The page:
City sales tax change affects high-end buys
BISMARCK - Starting today, North Dakota shoppers who buy big-ticket items will pay more city sales tax on purchases over $2,500. But they can get some of it back by asking the state Tax Department for a rebate. Merchants such as furniture stores ...
BISMARCK - Starting today, North Dakota shoppers who buy big-ticket items will pay more city sales tax on purchases over $2,500.
But they can get some of it back by asking the state Tax Department for a rebate.
Merchants such as furniture stores and jewelers are among the retailers likely to have customers who make large purchases that will be affected.
"It is going to impact us because we have a lot of sales over $2,500," said Brad Wimmer of Wimmer's Diamonds in Fargo.
But he and Hom Furniture sales manager Doug Martin don't think the change will make much of an impression on customers.
"I really don't think it's going to be a real big issue," Martin said.
And to make it as painless as possible, Wimmer said, "We're going to supply them with the refund form," he said. "I don't think it's going to be monumental. There is no impact on the customer if he applies for the refund."
The change comes because virtually all of the 100-plus North Dakota cities that have local sales taxes have caps so the tax only applies to the first $2,500.
For instance, until today, a shopper who makes a $25,000 purchase in Fargo would have paid the 5 percent state sales tax on the full amount but only $37.50 (1.5 percent times $2,500) in city tax.
Today, the caps come off as North Dakota joins a nationwide project to simplify sales taxes. The $25,000 purchase will cost $375 in city sales tax at the cash register. But the buyer can get a rebate on the tax for the amount over $2,500, or $337.50.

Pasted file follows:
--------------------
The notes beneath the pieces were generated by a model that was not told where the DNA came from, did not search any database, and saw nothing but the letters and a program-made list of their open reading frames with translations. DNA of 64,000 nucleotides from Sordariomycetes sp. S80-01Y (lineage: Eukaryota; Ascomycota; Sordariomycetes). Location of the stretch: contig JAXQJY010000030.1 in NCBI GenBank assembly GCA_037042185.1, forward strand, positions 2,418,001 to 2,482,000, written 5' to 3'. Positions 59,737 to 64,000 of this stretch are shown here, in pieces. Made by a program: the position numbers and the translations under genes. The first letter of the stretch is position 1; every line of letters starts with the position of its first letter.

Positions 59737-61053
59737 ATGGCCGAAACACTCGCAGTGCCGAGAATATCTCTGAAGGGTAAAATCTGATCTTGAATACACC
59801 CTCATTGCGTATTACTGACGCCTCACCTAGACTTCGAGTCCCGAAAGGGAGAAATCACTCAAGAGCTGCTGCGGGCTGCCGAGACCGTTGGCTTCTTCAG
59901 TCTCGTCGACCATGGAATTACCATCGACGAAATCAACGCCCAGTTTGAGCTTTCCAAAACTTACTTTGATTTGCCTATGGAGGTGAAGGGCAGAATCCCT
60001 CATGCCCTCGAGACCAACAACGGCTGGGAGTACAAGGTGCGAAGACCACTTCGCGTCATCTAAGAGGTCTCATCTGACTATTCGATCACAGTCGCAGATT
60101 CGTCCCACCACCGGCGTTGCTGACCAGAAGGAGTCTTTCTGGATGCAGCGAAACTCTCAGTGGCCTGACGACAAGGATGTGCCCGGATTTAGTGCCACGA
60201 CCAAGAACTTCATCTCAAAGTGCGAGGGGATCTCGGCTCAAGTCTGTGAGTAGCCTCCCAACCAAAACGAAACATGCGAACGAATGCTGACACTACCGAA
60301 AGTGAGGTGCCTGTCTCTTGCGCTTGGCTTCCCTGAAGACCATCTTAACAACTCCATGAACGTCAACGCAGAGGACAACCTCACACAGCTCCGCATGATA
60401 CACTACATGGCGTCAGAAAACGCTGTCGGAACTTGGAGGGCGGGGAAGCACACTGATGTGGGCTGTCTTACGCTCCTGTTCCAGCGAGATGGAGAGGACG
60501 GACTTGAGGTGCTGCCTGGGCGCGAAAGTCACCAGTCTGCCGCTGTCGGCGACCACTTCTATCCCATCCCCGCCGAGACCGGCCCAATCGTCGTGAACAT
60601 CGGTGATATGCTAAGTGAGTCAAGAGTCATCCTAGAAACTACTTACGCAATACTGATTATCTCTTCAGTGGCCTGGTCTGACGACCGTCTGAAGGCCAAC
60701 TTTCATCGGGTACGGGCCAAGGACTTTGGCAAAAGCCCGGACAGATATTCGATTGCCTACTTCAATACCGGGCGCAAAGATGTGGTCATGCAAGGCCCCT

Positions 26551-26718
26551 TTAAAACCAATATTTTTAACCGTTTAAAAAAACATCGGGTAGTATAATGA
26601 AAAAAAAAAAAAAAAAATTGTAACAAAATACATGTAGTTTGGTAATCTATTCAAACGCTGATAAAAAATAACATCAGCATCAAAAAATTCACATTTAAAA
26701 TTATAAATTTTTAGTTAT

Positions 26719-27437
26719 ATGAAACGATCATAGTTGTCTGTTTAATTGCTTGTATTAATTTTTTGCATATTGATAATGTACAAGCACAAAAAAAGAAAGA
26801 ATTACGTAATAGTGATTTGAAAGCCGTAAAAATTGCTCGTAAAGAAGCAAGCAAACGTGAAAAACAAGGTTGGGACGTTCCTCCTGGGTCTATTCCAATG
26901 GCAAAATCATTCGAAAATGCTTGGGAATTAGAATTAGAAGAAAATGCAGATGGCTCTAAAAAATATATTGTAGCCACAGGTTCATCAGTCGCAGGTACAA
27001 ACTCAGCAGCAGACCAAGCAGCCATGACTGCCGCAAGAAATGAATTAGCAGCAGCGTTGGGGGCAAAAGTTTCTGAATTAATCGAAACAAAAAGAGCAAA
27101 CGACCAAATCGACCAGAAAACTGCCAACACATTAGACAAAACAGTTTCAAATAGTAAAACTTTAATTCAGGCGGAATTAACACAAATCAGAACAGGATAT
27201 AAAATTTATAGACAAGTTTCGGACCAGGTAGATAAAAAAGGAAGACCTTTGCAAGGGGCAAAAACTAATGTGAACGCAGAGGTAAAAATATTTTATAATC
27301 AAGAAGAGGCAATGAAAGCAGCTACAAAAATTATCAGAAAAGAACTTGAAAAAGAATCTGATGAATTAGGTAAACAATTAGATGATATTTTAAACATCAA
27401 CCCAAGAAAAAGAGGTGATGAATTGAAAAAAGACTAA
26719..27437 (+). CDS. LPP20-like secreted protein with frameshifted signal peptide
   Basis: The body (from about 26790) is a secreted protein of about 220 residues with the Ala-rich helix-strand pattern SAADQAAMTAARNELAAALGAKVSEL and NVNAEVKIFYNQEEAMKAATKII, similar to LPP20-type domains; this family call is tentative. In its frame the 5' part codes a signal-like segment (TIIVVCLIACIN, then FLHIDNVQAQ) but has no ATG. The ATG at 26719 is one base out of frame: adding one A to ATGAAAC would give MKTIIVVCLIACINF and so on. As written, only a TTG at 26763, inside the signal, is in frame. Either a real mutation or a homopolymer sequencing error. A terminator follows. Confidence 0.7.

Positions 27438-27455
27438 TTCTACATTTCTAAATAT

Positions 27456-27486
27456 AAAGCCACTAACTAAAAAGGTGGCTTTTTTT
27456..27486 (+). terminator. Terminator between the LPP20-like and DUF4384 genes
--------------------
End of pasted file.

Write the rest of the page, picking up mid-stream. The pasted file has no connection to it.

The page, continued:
State Tax Commissioner Cory Fong has another example. In cities with a 1 percent sales tax - and that is most of them - the cap means the customer never owes more than $25 in local sales tax on any purchase. Say a customer buys $6,000 worth of furniture in one of those towns. He will pay $60 in city tax now, instead of $25, but can apply for a rebate of $35.
Fong said notices of the law change went out this summer to retailers who collect sales taxes.
If a customer does not seek a refund, the excess city sales tax goes to the city, not the state.
The law does not affect vehicle sales. In North Dakota, motor vehicles sales are assessed an excise tax, not sales tax. It also doesn't apply to home sales, which are not subject to sales tax.
Wimmer, Fong and state legislators are among those who think the law is a very good thing because the Streamlined Sales and Use Tax Agreement will spur remote sellers - Internet and catalog merchants - to begin collecting and remitting state sales taxes. Fong said he is already getting inquiries from such merchants interested in getting a North Dakota sales tax permit.
"The purpose of the Streamlined Sales Tax Project is to collect taxes we don't collect now," said Sen. Dwight Cook, R-Mandan. He sponsored the bill in the 2005 session that moved North Dakota's effective date from Jan. 1, 2006, to today.
"It addresses the issue of fairness between main street businesses, who have no choice but to collect sales taxes, and remote businesses that currently are not required to collect sales taxes," he said.
North Dakota and 12 other states are the first to join the project. Others will continue to join, Fong said.
Readers can reach Forum reporter Janell Cole at (701) 224-0830